Whereas selection came with a large element of randomness, dependent on which selector had been where or spoken to whom, and in which some players got lucky and others did not in finding their best form at the right moment, nothing now is left to chance.
A comprehensive network of county informants has been put in place and ECB scouts are assigned to watch players several times over - "multiple eyes, multiple times" is something of a mantra - in order to file tailored reports designed to answer key questions. Once players are in the England system, detailed information on every performance is added to the database, with that information in particular helping the selectors decide who needs to be tested in which environment.
Bobat believes it is no coincidence, for example, that Ben Foakes made such a successful England debut in Galle, in what is traditionally a difficult venue, having already played in Sri Lanka several times for the Under-19s and the Lions.
"I'm not there as a decision-maker. My role is to provide information and insight"
Underpinning the whole process is a carefully designed set of principles, setting out clearly defined goals and a process for achieving them, which Bobat drew up based on his research, including an ongoing study of the methods employed by other sports both at home and abroad - the England football team and Premier League clubs, Olympic sports, and particularly sports in the United States - seeking to add their best ideas to his own.
"You try to beg and borrow from a number of environments," he said. "In the States, for example, they are really smart with their analytics and they have a formalised process because they've been doing this in a more professional way for longer.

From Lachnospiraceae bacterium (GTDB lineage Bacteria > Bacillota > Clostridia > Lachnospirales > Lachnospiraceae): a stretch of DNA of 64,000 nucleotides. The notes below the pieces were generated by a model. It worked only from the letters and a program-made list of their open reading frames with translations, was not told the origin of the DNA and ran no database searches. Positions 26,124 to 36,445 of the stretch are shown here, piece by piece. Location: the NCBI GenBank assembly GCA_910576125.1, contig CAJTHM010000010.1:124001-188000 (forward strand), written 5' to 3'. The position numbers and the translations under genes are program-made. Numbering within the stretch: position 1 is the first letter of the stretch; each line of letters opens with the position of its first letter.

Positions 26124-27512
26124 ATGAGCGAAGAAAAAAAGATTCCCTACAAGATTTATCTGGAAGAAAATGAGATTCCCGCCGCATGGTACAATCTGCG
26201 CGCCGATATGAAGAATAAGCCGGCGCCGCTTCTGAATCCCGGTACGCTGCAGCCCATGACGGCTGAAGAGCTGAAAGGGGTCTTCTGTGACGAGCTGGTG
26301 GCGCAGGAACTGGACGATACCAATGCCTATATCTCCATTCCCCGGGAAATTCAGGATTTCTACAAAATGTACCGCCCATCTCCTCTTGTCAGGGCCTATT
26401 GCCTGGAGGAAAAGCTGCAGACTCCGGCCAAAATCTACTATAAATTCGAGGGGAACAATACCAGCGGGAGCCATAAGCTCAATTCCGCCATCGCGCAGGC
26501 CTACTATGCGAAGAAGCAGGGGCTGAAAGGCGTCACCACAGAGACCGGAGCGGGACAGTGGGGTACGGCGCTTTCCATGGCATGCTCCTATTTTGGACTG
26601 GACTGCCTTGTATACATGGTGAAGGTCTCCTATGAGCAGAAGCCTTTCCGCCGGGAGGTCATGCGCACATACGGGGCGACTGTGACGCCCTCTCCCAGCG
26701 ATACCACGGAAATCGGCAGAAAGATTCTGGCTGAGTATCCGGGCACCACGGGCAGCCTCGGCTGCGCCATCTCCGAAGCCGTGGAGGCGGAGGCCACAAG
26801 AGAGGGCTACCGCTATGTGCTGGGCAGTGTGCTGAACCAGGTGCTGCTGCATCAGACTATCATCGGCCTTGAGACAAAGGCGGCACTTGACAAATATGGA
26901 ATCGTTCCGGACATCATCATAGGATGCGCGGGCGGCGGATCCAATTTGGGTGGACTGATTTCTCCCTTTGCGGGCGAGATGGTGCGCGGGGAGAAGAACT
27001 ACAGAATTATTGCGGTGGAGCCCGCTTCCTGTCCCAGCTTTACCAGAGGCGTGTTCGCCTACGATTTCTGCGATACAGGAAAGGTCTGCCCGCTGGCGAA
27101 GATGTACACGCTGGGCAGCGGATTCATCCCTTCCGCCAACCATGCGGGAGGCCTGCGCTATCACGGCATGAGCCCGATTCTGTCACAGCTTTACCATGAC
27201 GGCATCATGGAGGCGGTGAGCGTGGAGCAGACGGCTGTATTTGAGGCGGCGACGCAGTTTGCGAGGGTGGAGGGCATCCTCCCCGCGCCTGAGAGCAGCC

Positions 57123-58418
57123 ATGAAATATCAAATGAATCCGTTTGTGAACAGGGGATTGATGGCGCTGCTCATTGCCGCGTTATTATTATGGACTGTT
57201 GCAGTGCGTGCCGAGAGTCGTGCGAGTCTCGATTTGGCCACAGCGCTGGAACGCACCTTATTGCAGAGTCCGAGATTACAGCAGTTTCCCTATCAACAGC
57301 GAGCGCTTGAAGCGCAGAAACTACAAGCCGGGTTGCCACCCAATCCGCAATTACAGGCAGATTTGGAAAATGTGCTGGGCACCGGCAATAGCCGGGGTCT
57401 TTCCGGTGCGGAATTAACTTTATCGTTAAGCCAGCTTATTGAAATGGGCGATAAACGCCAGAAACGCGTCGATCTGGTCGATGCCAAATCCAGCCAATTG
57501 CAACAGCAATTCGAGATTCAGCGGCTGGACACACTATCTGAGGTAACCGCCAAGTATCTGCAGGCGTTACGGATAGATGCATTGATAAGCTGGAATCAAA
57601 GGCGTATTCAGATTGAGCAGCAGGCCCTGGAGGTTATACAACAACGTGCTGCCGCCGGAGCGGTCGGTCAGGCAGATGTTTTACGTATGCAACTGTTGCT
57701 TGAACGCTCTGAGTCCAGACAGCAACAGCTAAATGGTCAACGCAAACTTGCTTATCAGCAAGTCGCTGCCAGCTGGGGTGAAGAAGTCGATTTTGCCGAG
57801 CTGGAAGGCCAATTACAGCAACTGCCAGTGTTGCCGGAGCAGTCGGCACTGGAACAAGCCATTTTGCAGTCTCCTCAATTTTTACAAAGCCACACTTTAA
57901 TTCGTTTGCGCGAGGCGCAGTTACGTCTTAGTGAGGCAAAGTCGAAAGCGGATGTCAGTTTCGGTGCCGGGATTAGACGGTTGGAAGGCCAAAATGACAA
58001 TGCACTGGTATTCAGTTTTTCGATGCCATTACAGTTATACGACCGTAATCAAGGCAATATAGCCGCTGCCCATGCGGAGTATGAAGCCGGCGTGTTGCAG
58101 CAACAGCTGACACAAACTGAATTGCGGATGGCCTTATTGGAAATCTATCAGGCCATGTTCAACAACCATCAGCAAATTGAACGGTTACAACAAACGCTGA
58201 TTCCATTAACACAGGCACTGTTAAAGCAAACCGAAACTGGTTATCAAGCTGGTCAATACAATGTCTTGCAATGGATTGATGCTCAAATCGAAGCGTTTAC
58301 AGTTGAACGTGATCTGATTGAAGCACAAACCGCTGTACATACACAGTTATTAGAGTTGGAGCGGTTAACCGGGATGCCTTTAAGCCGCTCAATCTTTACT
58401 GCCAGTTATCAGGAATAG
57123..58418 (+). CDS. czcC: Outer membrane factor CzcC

"At Chelsea I was impressed with the level of time they spent training their scouts, all of whom have their own personal development plan and go through an appraisals process, while a club like Manchester City has got some really sophisticated performance analytics and predictive metrics, and Arsenal have done a lot of work around depth analysis and shadow teams.
"What we are doing in cricket, particularly in this country, is still quite embryonic if you compare us to sports like football, but there are areas of our decision-making and thinking that I think are well ahead of some of those environments.
"I think we have a real opportunity in England cricket, in terms of having someone fulfilling this role around talent ID and player identification, although I must emphasise that although I've led the direction of this, without the scouts we would not have the information, without the analysts there would be no data.
"But there are not many equivalents across the world and there is a real opportunity for us here to get the march on a few other countries and I think we are starting to do that in a few areas."
The proof of the effectiveness of all this will be results, of course. Next year's World Cup and home Ashes series are currently at the top of the clear priorities required in Bobat's guiding principles - but winning away from home is another in that category, so England's victory in the first Test in Galle - their first away from home in 14 Tests - can only be seen as encouraging.